Thursday, August 18, 2016

100 Years and Counting

It was my privilege to find a one-owner sewing machine that was gently used and treasured according to the fine state I found it in. Whenever I answer Craigslist ads, I never know what I'm going to find. Sometimes it is a gross over-simplification: "Still works" might mean the hand wheel turns but don't plug it in because there are exposed wires. "Hasn't been used in 20 years" sounds dire but for some machines that's not a problem. So when I answered an ad for a Necchi sewing machine I could tell they were desperate to move this thing out of the house. The house was sold and needed to be cleaned out. I offered to come that very day but a delay in answering and my work schedule prevented me from following through but I still could come the next day and wasn't $50 less than the asking price better than leaving it for the new owners (who would put it at the curb)? Deal.
Cabinet 407 The Coronet
As I drive through the quaint older neighborhoods on my way over, wishing I could have afforded to live in one of these homes when I was moving to Minnesota, I drive up to a picturesque older home that looks like it's been well taken care of. The owners son, Joe, takes me inside the garage where I find the Necchi Mira awaits. That's right: she has been waiting for someone to use her again and I have answered that call. She is beautiful, so clean, no chips, in army green coloring that is easy on the eyes.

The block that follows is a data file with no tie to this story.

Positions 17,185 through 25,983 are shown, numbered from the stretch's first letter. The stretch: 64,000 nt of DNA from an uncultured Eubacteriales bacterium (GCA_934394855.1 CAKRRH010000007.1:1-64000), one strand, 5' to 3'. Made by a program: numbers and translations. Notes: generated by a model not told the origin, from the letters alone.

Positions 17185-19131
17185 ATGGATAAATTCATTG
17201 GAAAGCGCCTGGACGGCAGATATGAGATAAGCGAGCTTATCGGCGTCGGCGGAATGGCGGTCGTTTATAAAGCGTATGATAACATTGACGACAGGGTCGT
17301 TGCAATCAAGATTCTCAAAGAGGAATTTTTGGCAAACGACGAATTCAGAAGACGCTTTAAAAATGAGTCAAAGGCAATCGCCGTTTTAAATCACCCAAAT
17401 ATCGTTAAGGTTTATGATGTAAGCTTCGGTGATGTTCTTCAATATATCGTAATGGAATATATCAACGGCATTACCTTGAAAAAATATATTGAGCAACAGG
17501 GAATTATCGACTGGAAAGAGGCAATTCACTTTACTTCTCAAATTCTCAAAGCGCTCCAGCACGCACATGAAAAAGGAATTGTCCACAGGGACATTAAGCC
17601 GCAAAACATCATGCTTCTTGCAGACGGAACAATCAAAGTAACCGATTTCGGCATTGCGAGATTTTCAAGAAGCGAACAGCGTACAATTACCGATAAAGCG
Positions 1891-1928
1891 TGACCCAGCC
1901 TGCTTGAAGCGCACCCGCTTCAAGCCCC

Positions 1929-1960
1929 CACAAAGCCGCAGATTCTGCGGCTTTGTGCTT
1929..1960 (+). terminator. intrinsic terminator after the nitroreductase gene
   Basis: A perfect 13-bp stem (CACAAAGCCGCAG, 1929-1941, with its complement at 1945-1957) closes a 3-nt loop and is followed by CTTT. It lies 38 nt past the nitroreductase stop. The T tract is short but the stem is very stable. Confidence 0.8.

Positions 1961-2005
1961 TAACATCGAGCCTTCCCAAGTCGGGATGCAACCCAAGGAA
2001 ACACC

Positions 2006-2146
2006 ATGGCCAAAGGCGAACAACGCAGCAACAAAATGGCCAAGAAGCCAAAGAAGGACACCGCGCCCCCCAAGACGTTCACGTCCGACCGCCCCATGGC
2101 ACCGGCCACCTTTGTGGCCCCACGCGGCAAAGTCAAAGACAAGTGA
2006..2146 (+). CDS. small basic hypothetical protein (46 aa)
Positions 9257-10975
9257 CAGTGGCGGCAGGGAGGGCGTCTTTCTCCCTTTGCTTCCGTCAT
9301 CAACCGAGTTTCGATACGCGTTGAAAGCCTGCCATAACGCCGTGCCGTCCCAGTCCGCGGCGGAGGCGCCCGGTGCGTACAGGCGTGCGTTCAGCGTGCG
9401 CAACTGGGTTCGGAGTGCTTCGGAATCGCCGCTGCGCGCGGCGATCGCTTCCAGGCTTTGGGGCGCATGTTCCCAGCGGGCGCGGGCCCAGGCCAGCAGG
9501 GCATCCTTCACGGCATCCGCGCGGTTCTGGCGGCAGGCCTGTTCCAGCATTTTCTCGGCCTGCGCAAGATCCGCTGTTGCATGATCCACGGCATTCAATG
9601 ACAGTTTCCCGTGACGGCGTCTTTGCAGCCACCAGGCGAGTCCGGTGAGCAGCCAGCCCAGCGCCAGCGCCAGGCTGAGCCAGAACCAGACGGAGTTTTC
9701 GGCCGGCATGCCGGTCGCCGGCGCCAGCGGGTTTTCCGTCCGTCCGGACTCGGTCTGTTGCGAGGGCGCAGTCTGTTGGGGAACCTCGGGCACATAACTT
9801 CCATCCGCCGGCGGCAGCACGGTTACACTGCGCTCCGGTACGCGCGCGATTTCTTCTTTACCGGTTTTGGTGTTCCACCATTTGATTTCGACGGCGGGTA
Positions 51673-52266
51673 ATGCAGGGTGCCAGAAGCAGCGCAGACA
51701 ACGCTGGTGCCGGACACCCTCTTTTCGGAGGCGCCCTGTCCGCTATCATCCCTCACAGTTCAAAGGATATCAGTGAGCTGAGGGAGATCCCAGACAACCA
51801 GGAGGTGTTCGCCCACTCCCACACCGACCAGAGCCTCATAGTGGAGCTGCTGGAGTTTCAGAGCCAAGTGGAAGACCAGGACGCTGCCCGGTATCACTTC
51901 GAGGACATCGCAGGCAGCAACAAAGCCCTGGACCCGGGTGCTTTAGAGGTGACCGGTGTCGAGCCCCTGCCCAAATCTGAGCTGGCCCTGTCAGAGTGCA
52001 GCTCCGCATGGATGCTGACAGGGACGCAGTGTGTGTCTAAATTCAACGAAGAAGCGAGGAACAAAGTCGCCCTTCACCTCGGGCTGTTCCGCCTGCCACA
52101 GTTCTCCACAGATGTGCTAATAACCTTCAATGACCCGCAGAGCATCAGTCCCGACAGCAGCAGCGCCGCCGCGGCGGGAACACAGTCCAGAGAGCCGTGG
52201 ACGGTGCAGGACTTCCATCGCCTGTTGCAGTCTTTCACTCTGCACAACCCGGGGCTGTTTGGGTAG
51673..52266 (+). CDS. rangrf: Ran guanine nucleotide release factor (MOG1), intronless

Necchi Mira
Then I get the back story that was hoping would be shared with me. The home was built by Joe's father in the early 50's, putting the basement in one year and erecting the frame and next, surely a labor of love. The home had beautiful hardwood floors and arched doorways, a small footprint but with an added breezeway that had been enclosed. His dad died eight years ago and his mother continued to live in their home until last winter when she went to a nursing home at the age of 100. There were industrial sewing machines that got picked up the day before and it seems Joe's dad liked to upholster all kinds of things: car seats, furniture, even the seat on the sewing machine I'm going to buy. He built this house and uses industrial sewing machines for fun? I love hearing this kind of stuff! Such a rich history in this house and now I understand more about the Necchi I'm going to bring home.

It comes apart easily: sewing machine head (heaviest part), table, drawer under seat, seat. Now that it's in four parts, none of it is too heavy to carry down the somewhat steep driveway. So much for the part in the ad that advised to bring two people to load this very heavy item. I think Joe was more than surprised to see me take it apart and carry it away. "Guess you've done this before?" comments always make me smile. Yes, a few hundred times, but this one was easy.
Not only is the chair hidden but the big box for storage is, too